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My Research

Research Interests

My current research incorporates elements of labor, regional, and demographic analysis. To date, I have projects that include elements of standard microeconomic and macroeconomic analysis, so neither title is completely appropriate. My research interests include: worker compensation rates, productivity and pay comparisons, differential effects of regional policies, impact studies, and the impact of shifting demographics on economic outcomes in the United States. A more in-depth discussion of my research is included in my Research Statement below.

A method for comparing compensation and productivity levels across US regions

Citation: Blake, C.D. A method for comparing compensation and productivity levels across US regions. SN Bus Econ 2, 195 (2022). https://doi.org/10.1007/s43546-022-00366-4

A common sentiment in popular discourse is that employed United States workers are undercompensated. This study investigates this belief and answers the question: “Are US workers really underpaid?” Answering this question requires a measure that can better assess the relationship between compensation and productivity levels. In this paper I develop a straightforward measure of workers’ real compensation relative to productivity that can be applied to different regional units of analysis and sectors in the U.S. I then estimate this “Compensation-Productivity Difference” (CPD) measure for each state over the years 2008 to 2019 for the six largest U.S. sectors. As a snapshot of average worker outcomes across the United States, CPD estimates show that, accounting for price differentials and ignoring sector, the average worker's compensation has indeed lagged behind productivity. This matches the conclusions of previous literature; however, such results become less consistent as region and sector are considered. In Midwest states, for example, productivity lagged behind productivity in some sectors over the sample. Because of its ability to display such nuanced labor market outcomes, the CPD represents a promising step in labor market research that would be of interest to researchers and policymakers alike.

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Regional Policies' Effect on on the Relationship Between Compensation and Productivity

This paper builds on a technique developed to analyze the relationship between average compensation and productivity across sectors in the United States. Previous work indicates significant regional heterogeneity in this relationship that price differentials cannot entirely explain (Blake, 2019). Through the lens of a labor supply and demand framework, I predict the effects policy is likely to have on this relationship. Using a panel dataset for the six largest U.S. sectors by employment, I estimate the effect of various state policies on the difference between average compensation and productivity rates during the years 2008-2017. There are two primary conclusions from this work. First, policies impact average compensation and productivity rates differently, thus highlighting the tradeoffs that state policymakers should consider before implementing a policy change. Secondly, marginal tax rate changes have a varied effect on industrial compensation relative to productivity while benefit changes tend to more uniformly affect this relationship. Understanding these nuances contributes meaningfully to the information required for policymakers to affect change in labor market outcomes as desired.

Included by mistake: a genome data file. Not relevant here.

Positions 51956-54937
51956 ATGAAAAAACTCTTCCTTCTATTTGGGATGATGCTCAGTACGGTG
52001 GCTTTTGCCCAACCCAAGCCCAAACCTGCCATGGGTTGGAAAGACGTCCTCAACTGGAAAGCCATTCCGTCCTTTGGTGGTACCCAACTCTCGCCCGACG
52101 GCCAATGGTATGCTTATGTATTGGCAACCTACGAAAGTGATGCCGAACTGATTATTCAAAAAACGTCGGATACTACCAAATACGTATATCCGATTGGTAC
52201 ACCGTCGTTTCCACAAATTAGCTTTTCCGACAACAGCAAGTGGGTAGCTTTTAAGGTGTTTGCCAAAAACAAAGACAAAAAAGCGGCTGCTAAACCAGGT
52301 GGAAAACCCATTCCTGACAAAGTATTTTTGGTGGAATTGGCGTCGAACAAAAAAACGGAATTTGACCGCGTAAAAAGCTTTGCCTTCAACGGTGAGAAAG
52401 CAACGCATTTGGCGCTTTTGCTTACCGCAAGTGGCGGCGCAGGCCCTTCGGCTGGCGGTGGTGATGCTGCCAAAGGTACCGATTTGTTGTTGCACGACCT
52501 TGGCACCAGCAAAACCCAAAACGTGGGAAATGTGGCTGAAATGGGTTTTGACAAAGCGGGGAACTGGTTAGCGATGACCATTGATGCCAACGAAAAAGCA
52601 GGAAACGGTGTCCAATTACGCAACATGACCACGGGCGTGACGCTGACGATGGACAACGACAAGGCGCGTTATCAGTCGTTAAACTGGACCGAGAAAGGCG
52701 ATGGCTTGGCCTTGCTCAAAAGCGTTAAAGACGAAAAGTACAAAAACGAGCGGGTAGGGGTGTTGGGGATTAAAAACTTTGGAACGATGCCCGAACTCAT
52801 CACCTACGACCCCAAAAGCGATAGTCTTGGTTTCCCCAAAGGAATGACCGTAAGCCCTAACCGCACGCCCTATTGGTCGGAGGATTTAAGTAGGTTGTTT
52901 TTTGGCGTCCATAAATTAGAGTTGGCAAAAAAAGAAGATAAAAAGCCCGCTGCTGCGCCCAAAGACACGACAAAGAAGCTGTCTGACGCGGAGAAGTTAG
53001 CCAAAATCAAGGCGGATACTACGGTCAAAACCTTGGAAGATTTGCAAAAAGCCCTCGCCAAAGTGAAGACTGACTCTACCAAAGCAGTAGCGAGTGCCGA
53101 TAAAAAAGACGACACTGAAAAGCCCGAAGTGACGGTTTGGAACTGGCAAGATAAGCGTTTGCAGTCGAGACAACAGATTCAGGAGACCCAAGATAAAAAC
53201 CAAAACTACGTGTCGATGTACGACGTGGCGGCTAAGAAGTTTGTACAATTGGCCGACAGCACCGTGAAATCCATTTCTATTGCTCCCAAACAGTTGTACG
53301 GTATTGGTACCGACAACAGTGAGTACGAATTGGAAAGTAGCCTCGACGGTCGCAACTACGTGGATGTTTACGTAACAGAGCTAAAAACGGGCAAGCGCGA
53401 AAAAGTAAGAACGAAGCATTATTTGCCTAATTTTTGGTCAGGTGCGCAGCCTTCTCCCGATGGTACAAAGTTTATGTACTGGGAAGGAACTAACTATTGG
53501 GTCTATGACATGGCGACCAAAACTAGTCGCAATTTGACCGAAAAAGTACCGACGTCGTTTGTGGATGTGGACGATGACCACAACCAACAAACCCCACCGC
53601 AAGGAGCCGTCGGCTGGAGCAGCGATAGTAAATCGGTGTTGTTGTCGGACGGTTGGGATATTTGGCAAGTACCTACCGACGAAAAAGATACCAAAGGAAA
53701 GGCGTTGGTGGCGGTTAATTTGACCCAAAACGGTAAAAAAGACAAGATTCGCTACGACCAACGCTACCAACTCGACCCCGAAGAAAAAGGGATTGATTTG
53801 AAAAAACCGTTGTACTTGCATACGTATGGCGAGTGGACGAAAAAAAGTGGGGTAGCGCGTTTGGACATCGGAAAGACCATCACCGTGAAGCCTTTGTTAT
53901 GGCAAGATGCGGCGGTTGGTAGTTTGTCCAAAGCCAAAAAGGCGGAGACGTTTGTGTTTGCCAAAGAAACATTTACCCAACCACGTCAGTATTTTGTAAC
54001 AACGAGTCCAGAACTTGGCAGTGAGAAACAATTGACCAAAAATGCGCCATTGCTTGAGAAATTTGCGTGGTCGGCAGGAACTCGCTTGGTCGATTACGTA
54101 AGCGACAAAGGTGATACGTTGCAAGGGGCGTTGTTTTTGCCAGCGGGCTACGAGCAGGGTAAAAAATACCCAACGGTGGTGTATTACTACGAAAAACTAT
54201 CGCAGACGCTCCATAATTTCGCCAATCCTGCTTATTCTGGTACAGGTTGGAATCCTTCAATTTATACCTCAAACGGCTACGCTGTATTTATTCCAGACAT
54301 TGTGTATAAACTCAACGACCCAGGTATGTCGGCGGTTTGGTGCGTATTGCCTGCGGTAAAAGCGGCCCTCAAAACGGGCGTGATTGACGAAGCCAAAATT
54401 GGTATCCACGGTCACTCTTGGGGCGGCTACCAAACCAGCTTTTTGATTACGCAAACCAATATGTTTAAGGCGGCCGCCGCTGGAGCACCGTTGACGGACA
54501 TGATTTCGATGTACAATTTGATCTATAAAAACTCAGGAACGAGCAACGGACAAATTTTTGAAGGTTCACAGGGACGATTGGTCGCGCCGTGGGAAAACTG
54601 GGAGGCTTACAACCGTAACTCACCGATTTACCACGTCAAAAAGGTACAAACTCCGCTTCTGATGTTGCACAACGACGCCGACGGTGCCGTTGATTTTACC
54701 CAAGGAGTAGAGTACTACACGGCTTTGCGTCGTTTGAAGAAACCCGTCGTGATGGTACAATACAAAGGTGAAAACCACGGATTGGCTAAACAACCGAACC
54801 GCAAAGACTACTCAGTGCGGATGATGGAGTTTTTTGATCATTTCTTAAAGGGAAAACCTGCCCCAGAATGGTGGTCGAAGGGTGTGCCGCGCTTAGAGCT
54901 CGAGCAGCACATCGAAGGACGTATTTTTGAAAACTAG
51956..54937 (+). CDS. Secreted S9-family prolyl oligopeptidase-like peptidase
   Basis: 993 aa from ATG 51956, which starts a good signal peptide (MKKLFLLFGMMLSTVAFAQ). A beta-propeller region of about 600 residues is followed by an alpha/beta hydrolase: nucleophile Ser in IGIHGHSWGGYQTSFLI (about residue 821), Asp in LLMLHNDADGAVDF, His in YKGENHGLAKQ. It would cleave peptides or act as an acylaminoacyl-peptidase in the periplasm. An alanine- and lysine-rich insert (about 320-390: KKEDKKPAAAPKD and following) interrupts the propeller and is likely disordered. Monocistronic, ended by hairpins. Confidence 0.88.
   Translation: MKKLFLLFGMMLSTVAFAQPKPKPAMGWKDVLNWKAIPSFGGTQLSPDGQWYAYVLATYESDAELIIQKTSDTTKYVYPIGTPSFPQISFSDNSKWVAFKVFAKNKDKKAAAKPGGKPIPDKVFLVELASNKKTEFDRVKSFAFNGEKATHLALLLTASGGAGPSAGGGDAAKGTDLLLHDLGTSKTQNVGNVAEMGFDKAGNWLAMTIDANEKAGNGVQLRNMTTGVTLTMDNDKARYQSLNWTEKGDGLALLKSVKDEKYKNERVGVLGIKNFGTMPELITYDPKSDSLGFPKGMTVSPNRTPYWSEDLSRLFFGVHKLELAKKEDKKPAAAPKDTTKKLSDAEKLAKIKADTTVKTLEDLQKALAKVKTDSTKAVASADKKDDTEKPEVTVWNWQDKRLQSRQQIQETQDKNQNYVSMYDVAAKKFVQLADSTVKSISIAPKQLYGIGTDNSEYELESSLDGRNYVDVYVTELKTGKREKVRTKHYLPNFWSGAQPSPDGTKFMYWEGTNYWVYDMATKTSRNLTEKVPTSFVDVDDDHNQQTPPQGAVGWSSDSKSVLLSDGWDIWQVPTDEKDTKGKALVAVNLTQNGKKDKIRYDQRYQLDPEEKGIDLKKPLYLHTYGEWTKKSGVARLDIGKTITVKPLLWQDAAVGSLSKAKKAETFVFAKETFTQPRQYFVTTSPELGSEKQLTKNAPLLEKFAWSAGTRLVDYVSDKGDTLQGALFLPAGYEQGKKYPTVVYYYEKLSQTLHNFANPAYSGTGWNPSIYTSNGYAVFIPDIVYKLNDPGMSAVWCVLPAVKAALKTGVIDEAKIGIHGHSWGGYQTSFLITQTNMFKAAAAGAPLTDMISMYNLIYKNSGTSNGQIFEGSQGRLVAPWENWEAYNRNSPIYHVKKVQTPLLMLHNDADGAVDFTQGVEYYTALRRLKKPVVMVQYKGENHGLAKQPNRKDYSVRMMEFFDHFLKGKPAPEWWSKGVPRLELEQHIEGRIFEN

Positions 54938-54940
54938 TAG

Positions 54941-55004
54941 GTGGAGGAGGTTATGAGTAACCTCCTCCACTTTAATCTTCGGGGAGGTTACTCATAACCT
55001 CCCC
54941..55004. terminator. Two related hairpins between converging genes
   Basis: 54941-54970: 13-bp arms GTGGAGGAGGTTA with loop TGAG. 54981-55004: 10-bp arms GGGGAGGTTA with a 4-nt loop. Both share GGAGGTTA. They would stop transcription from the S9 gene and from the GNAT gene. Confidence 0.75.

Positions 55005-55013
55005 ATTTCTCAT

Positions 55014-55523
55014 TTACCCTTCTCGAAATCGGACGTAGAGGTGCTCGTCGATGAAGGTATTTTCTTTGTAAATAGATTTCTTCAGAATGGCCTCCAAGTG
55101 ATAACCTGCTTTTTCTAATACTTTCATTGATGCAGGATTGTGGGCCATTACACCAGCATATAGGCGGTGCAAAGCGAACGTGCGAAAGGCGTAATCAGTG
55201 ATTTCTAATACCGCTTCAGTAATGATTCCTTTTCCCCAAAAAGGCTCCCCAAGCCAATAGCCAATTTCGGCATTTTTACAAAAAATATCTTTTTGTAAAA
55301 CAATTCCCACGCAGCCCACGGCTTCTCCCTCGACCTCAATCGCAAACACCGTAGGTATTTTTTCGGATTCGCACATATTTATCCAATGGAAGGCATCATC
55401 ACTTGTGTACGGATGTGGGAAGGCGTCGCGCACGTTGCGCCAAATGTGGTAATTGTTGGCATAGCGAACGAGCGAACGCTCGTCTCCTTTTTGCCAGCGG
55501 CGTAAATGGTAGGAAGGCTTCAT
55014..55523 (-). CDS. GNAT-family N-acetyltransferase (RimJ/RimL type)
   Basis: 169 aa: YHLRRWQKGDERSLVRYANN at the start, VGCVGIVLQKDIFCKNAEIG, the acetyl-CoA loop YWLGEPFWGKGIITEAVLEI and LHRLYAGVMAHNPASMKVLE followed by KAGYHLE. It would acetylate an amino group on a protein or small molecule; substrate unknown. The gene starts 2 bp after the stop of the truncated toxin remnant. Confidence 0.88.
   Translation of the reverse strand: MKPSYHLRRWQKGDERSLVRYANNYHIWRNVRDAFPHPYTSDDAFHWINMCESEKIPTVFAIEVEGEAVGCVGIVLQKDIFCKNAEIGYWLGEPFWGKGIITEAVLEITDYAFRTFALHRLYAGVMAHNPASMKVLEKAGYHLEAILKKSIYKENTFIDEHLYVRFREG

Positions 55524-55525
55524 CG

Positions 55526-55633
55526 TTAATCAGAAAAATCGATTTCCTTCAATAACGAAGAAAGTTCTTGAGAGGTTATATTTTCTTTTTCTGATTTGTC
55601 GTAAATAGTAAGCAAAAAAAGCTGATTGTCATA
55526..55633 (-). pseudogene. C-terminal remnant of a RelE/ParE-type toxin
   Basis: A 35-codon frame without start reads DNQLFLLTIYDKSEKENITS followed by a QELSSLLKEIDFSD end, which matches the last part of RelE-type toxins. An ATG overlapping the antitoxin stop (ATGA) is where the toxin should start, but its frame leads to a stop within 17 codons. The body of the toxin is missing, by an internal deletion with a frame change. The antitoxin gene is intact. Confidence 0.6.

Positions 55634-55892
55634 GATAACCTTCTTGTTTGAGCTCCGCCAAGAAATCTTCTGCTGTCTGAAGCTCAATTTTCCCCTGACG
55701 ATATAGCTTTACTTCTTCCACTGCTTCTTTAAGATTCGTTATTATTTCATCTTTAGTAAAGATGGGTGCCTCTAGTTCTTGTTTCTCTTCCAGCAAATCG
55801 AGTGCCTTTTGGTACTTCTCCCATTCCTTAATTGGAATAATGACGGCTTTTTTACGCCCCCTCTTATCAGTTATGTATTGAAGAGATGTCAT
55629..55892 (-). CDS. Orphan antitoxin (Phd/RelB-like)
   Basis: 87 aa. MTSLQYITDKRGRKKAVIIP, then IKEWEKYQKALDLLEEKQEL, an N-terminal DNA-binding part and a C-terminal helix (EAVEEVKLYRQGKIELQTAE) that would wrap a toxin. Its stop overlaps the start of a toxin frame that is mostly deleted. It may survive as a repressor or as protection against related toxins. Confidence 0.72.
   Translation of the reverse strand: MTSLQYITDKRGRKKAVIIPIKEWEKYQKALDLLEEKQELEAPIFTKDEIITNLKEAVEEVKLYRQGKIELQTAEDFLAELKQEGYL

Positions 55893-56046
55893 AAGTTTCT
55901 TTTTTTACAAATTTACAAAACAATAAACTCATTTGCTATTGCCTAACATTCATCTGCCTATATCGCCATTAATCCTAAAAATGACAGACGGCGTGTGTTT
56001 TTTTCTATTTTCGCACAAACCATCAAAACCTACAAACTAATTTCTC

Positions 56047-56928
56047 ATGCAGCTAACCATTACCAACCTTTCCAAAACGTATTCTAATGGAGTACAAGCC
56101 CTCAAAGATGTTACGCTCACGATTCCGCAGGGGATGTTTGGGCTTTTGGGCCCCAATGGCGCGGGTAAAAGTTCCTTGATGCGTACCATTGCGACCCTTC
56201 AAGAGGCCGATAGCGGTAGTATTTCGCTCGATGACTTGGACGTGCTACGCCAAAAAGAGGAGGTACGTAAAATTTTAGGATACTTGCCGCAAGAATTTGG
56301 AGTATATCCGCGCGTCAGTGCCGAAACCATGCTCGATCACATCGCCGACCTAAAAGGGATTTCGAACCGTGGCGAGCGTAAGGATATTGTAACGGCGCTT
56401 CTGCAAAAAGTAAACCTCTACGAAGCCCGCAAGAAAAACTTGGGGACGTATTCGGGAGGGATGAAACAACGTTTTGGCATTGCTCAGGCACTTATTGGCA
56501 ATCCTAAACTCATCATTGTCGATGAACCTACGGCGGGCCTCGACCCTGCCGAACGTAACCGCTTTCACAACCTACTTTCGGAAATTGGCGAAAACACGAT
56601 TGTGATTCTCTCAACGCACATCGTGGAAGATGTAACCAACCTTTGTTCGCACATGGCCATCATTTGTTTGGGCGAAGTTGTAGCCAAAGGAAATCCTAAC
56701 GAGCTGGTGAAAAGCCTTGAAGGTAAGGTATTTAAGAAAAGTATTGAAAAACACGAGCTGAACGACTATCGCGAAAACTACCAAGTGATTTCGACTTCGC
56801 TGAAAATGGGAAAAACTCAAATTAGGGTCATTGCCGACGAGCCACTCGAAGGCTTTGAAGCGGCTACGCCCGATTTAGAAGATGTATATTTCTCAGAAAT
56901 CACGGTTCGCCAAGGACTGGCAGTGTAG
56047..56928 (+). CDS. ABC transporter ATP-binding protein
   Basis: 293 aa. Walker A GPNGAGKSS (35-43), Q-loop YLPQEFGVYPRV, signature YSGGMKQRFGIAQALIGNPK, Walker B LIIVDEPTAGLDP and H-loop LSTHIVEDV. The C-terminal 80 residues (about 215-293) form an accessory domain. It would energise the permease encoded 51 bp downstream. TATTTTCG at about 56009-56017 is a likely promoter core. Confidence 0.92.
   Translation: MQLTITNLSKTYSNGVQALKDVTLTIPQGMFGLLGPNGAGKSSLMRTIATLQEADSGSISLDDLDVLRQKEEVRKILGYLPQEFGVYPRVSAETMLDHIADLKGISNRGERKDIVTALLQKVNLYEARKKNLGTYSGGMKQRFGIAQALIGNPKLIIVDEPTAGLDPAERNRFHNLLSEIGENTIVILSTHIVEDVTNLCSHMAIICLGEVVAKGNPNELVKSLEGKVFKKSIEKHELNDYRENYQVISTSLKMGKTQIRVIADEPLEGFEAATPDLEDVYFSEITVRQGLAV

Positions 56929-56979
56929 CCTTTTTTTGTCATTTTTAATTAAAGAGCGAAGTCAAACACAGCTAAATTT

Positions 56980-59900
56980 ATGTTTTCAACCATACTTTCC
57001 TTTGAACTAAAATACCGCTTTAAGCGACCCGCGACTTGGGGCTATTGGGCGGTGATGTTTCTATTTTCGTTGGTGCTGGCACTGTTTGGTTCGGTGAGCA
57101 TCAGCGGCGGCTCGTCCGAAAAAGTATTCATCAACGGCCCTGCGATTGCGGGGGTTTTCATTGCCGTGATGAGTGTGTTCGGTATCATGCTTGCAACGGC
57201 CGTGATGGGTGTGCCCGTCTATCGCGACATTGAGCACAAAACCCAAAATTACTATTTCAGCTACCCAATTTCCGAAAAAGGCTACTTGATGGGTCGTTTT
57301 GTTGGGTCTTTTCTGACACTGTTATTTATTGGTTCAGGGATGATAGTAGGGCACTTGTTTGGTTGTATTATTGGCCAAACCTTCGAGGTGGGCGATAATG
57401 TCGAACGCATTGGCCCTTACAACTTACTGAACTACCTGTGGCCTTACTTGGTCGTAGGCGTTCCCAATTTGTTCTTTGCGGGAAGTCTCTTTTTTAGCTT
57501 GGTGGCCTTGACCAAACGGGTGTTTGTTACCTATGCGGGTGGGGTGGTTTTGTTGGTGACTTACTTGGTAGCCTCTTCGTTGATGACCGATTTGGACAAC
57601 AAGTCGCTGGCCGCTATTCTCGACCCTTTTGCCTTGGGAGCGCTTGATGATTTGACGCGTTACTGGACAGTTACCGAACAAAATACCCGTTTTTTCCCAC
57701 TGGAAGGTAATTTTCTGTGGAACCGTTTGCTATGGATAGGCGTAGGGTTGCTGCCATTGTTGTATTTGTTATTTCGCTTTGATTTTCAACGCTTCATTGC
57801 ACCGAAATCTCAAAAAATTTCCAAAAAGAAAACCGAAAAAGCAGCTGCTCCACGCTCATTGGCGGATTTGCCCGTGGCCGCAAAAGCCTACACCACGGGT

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Higher education: The impact of recreational marijuana on college applications

Citation: Blake, C.D., Hess, J. and Thomas, D. Higher education: The impact of recreational marijuana on college applications. Contemporary Economic Policy (forthcoming)). DOI Forthcoming

Using a two-way fixed effects difference-in-differences model, we investigate the effects of local recreational marijuana (RMJ) policy changes on college applications and find that the three largest state public schools reaped, on average, an almost 54% increase in applications. This increase does not appear to come solely from low-ability students as both first and third quartiles of admitted student composite SAT scores to the largest three public schools do not decrease. Rather, they both increase by almost 3.8% though these estimates are not statistically significant. Robust difference-in-difference and event study models support the signs and magnitudes of these gains and show they diminish over time.

Heritage Language Labor Market Returns: The Importance of Speaker Density at the State Level

Vocal public opinion and mainstream media encourages immigrants to adopt English as their new standard of communication in the United States (Volkova, Ranshous and Phillips, 2018), which generates assimilation tension within these communities (Seals, 2018; Liang, 2018). In the context of English-First (EF) movements and resulting difficulties that immigrants face, we investigate the extent to which continuing the use of a heritage language in a predominantly monolingual economy is monetarily beneficial. Using the Public Use Microdata Sets, we find evidence of a concave relationship between the proportion of a state's population that speaks a non-majority language in the home and economic outcomes such as income and employment. The results quantify the benefits of speaking a heritage language for an individual, imply that EF movements do not benefit immigrant populations overall, and suggest a non-zero population proportion in which benefits to speaking a heritage language are maximized.

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Research Statement

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